Last summer, I crewed on the Race Across America (RAAM) for my friend, Jeff Bauer. He and Kevin Kaiser rode across the country on fixed-gear bikes -- coast to coast with no coasting -- from San Diego, CA, to Annapolis, MD, in eight days, four hours, and 21 minutes.
It was a unique experience -- inspiring, exhausting, challenging, and breathtaking. I learned a little more about what human beings are capable of doing, with sufficient determination and preparation.
The preparation part really appealed to me. Jeff made me his crew chief, and I spent a lot of time modifying my Toyota Sienna mini-van so that it could properly support Jeff and his support team as we crawled across the country at 15 mph. It was an organizational and logistical challenge, and that's a part of randonneuring that I love almost as much as the actual riding.
In the course of this, the Sienna morphed into a new creature. It became ... the RAAMinator.
On the outside, the RAAMinator looks mostly like a normal Toyota Sienna. I've added three cross-bars on the roof rack to hold Thule bike trays, Thule wheel holders, and a Thule cargo carrier. We only had to worry about one spare bike and a couple of spare wheels for RAAM, but I've since modified the rack and gotten enough stuff that I could fit five bikes on the roof, with one of them being a tandem.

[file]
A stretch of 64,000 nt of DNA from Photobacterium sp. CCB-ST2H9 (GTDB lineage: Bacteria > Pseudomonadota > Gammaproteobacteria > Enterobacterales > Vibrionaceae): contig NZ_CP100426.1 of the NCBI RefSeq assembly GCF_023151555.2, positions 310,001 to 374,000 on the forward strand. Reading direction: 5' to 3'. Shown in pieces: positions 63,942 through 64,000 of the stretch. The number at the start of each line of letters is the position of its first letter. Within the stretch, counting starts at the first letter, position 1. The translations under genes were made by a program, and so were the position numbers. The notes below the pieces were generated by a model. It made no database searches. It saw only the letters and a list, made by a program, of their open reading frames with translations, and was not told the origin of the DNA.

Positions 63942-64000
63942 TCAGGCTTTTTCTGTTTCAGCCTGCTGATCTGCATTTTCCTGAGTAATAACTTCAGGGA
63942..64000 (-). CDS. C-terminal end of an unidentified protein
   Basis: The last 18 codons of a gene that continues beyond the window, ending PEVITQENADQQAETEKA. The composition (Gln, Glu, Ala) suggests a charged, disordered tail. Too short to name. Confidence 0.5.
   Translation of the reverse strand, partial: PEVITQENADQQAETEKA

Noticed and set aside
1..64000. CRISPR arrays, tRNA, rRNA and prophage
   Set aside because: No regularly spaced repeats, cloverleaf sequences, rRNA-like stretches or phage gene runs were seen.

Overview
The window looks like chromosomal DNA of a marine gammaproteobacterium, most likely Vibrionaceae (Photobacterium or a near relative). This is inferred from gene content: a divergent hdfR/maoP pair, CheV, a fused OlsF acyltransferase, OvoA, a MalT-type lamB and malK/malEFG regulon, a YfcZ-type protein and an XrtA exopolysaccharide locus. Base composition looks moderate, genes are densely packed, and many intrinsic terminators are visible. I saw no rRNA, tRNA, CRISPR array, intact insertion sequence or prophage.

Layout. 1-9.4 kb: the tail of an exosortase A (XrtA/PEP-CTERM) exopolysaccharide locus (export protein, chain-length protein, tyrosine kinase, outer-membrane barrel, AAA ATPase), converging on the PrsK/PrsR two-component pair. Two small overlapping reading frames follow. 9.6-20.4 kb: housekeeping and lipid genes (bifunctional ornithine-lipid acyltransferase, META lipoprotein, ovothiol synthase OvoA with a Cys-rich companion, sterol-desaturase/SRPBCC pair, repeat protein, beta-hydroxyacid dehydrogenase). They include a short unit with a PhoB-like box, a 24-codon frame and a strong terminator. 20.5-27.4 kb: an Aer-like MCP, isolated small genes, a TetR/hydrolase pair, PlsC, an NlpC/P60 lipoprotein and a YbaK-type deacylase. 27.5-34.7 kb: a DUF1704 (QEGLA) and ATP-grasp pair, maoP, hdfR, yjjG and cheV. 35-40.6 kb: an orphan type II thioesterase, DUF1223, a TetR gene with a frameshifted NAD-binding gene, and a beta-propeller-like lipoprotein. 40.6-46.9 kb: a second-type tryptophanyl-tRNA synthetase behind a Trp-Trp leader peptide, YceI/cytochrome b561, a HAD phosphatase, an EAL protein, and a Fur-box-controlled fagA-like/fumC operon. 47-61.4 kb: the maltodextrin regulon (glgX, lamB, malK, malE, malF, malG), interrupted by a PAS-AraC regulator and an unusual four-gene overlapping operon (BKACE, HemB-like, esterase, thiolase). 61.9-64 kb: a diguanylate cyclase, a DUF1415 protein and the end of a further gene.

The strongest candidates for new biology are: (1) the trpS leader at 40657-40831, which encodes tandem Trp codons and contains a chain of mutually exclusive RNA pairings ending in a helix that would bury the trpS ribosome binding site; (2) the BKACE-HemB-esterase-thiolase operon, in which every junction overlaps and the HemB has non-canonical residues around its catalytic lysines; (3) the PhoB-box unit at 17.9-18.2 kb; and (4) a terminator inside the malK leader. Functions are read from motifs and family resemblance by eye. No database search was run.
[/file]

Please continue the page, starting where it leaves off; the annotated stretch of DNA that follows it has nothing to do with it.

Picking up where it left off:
Also for RAAM, I bought a hitch for the rear and borrowed a two-bike rack from my friend, Bill Glass. For Heart of the South, I replaced that rack with a four-bike rack from Saris. I installed the rack this past weekend, and then used it to tote the Randowife's bike and mine out to a ride Sunday morning. This has got to be the sweetest rack around, and will make our exchanges in the race super-painless.
Since I could now carry four bikes on the back of the RAAMinator, I spent Sunday afternoon moving things around on the roof rack. This roof will now hold two bikes -- and both of them could be singles or tandems. There are six wheel holders up there now, and the cargo box. I even screwed holes in the end of one of the rails so I can now bolt on the speaker for the P.A. system (very important when crewing so you can yell stuff at your rider).
So, let's sum up. The RAAMinator can now hold six bikes -- four on the back and two on the roof. Two of those bikes can be tandems. You have to remove the front wheels from the ones on the roof, but not the ones on the back; thus, the six wheel holders give me room for four spare wheels. And the cargo box gives me room for everyone's luggage, spare parts, etc.
I could now tote eight cyclists (four of them on two tandems) and all of their stuff for a long weekend excursion, if I only had seating inside the RAAMinator for eight cyclists. I can fit seven, but some of them have to be small people or very cozy.
Next post, I'll tell you about the inside of the RAAMinator.